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State v. Taylor

Court of Criminal Appeals of Tennessee, Knoxville

August 20, 2014


Assigned on Briefs July 23, 2014

Direct Appeal from the Criminal Court for Knox County No. 100470, Bob R. McGee, Judge

Mitchell T. Harper, Knoxville, Tennessee, for the appellant, Tycorrian M. Taylor.

Robert Cooper, Attorney General and Reporter; Clarence E. Lutz, Senior Counsel Criminal Justice Division, for the appellee, State of Tennessee.

Joe H. Walker, III, delivered the opinion of the court, in which JAMES CURWOOD WITT, Jr, and ROBERT WEDEMEYER., joined.



Tycorrian Taylor was convicted by jury of aggravated assault and of attempted voluntary manslaughter as a lesser offense of attempted first degree murder.[1] The convictions were merged, and the defendant was sentenced to six years as a standard offender, consecutive to an unexpired sentence.

Defendant filed a timely notice of appeal of the "trial court's sentence after a jury verdict of guilty." Defendant's brief addresses only one issue with regard to sentencing, and does not address the length of sentence, or the manner of service of sentence, and states the "trial court properly applied T.C.A. 40-35-115(6) in imposing consecutive sentences."

Sentencing Hearing

At the sentencing hearing, it was presented that the defendant had prior convictions and was on probation at the time of this offense. The defendant had been placed on diversion for a misdemeanor conviction and revoked. He had received two additional misdemeanor convictions, and was placed on probation on each and revoked. He was on probation for a felony conviction at the time of this offense, and was revoked, and then released on determinate release before the trial of this offense.

At the sentencing hearing the victim testified that he is fifty years of age and had been a successful businessman operating a towing company. He was a single parent to a sixteen year old. After being beaten by the defendant and left in a parking lot, he endured eighteen hours of surgery, spent thirty-six days in the hospital in a coma, and now lives in a nursing home. He has been told he will be in a nursing home the rest of his life, due to brain injury. He can not be the father he was which has caused depression for him and his child.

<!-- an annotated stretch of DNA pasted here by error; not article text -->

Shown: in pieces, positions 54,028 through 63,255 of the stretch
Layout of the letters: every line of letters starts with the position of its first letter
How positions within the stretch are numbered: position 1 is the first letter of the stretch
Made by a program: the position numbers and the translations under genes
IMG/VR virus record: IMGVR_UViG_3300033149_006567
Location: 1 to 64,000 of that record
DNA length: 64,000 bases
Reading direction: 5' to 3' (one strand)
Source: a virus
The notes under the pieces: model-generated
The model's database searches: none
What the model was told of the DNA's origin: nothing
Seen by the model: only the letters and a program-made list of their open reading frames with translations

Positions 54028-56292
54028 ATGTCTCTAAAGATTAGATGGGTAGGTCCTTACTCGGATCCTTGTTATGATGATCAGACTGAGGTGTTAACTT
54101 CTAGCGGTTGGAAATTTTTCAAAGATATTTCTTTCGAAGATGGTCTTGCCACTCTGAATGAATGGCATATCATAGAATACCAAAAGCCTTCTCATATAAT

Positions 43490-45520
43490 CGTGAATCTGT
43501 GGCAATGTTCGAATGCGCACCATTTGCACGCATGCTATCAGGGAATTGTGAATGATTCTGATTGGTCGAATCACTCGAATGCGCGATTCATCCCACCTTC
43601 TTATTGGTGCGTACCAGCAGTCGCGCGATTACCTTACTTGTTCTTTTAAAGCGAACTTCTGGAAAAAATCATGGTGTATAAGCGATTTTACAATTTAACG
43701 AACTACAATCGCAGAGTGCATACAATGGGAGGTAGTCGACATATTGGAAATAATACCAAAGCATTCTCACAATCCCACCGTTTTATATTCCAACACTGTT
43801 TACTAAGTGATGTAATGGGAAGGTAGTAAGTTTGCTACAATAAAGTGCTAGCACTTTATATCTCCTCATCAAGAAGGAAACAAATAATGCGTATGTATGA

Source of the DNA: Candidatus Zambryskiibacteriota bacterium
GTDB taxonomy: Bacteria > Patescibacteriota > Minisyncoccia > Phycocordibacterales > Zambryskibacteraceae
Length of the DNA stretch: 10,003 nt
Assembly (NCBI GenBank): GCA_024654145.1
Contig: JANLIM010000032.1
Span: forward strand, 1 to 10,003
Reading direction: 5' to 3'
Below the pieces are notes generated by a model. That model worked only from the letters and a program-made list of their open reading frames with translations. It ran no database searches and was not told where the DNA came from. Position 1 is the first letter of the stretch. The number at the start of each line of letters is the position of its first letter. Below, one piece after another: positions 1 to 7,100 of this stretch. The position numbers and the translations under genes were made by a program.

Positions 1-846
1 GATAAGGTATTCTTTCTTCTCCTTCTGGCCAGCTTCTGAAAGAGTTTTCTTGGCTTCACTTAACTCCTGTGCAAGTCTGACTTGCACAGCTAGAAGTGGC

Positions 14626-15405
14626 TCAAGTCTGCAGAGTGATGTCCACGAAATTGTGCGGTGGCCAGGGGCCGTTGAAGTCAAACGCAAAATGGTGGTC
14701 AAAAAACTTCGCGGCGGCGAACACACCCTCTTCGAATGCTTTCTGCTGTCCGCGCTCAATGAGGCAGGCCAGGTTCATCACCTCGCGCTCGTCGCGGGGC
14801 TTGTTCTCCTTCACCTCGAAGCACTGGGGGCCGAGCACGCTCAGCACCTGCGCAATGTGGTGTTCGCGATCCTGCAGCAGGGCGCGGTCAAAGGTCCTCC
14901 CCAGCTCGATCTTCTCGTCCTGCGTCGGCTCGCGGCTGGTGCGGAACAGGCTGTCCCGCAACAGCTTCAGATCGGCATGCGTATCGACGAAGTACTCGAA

The victim's girlfriend testified they lost the business and two homes to foreclosure after the defendant beat the victim. She is taking care of the victim's son, who is not able to be a normal teenager due to added responsibility.

The victim's child was sixteen years old at the time his father was beaten. He lost his mother when he was nine years old. He described his father before the beating as "very outgoing" and "a nice person."

The defendant testified: "I feel like, I mean, I deserve another chance to be back on probation."


A trial court's decision regarding the length and manner of service of a sentence is reviewed for abuse of discretion, with a presumption of reasonableness granted to within- range sentences reflecting a proper application of the purposes and principles of the Sentencing Act. State v. Bise, 380 S.W.3d 682, 707 (Tenn. 2012). Under Bise, "sentences should be upheld so long as the statutory purposes and principles, along with any applicable enhancement and mitigating factors, have been properly addressed." Id. at 706.

In this case, the sentencing court conducted a sentencing hearing that met the requirements of Tennessee Code Annotated section 40-35-209.